Association Boards and Staff: Mutual Respect = Maximum Effectiveness

Picture of Staff


Published work involves contributions from multiple staff members in copywriting and editorial roles, with possible integration of AI technology


Healthy internal relationships and mutual respect are critical to the success of any organization, and professional and trade associations are no exception. But those relationships can be incredibly difficult to manage.

For associations, this rings especially true between board members and the staff. Blurred lines of responsibility can leave the two parties at odds. When left unaddressed, it becomes detrimental to the growth of the organization.

Transparency is a Fine Line

Transparency in the workplace – often defined by open, honest, and direct communication – is a worthwhile goal.

But being transparent doesn’t mean informing everyone of every detail of your work. In fact, doing so can actually end up backfiring in more ways than one.

When staff members feel the need to constantly update their board with every minute detail, they run the risk of breeding relationships built on micromanagement. Doing so may pressure board members to weigh in on every minor decision, and ultimately distract them from the bigger issues at hand.

Building a Positive Relationship Between Association Board Members and Staff

Here are our best tips for how association board members and staff can work together:

As mentioned, it can be the tendency of staff to overshare — in the name of transparency — in ways that end up working against them. Bringing every little issue to the attention of board members may distract them from getting their job done. It can also fuel distrust among board members who rightfully expect that staff are managing the issues and projects they are hired to manage. Board members are put in place to govern. Staff is hired to carry out the board’s vision and manage the affairs of the organization. When both parties understand and respect their unique roles, it creates trust, harmony, and efficiency.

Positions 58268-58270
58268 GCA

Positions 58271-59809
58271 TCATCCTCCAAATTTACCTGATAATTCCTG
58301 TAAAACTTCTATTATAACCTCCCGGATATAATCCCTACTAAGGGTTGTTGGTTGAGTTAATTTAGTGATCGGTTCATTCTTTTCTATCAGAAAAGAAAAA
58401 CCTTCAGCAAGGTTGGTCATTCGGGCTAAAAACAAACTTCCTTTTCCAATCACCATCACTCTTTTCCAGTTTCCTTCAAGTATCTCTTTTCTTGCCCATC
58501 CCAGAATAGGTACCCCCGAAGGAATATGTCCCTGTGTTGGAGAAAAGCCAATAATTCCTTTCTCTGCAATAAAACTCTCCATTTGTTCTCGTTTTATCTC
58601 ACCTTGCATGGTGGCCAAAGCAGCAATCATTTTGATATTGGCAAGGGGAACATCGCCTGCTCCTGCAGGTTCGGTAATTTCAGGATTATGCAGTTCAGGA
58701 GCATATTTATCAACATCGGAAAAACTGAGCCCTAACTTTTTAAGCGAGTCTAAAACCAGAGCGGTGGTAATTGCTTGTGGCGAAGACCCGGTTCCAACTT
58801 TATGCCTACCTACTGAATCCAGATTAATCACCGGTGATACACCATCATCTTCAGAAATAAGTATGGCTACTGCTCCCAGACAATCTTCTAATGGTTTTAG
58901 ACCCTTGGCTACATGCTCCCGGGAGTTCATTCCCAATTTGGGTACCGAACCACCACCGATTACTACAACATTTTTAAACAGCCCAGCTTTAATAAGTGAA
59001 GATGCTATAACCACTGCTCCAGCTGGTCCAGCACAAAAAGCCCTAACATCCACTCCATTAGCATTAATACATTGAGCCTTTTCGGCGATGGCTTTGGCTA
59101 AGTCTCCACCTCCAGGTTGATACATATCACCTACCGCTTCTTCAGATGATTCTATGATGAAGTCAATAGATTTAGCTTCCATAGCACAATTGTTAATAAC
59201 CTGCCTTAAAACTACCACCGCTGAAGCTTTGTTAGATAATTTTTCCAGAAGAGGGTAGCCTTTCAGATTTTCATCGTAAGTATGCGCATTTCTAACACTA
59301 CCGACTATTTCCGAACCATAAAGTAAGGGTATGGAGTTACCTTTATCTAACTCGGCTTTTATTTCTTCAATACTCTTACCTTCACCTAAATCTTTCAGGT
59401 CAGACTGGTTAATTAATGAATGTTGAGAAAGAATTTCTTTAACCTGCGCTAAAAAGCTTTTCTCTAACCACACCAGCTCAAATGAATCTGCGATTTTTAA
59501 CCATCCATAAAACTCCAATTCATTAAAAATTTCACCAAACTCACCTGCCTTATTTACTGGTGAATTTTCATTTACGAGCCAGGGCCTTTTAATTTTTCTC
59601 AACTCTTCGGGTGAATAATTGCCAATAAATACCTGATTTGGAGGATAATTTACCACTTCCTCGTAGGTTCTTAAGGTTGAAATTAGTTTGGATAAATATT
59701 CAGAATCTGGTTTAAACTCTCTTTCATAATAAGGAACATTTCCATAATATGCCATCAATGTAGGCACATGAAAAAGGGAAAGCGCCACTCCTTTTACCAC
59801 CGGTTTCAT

Staff should regularly evaluate the level of information they are sharing at any given time. Focus board conversations on removing roadblocks, and on those items that require specific board action. Certainly, there’s nothing wrong with making sure board members are kept up to date on the status of key projects. But it should be done in a way that reassures the board that initiatives are on track and under control.

Sometimes it’s what a board hasn’t been told that’s holding them back. Without an understanding of roles, it can be difficult to grasp where their responsibilities end and the staff’s begin. Similarly, if everyone on staff has been functioning under a “wearer of many hats” mentality, it may be worth taking the time to delineate for efficiency’s sake.

It’s only natural that board members, as leaders, may want to take charge and start digging into the nitty-gritty. A board orientation process can establish clear boundaries and help refine your organizational chart. For new board members, help them find their way by providing as much framework as possible around what it takes to be a good board member.

A good agenda is not necessarily an agenda chock full of every possible detail. It should be relevant to board member responsibilities, and be designed to propel the board meeting forward.

With that in mind, set an agenda that remains conscious of high-level policies and objectives, rather than detailing the ins and outs of staff tasks or committee work. Emphasize those items that require board action.

One of the board’s primary responsibilities is to focus on long-term planning, while the staff is focused on the day-to-day.

Help the board remain focused on developing and regularly evaluating the organization’s strategic plan. Not only does it make the best, highest use of a board member’s limited time, it will inevitably help in developing a framework for staff to operate within, and allow both the board and staff to measure their collective progress over time.

Micromanagement is often a phenomenon fueled by both sides. Awareness and understanding of distinct board and staff roles can help both parties forge a strong relationship that leads to the best possible outcomes for the association’s members. Frontline can provide further guidance around doing just that— contact us today!



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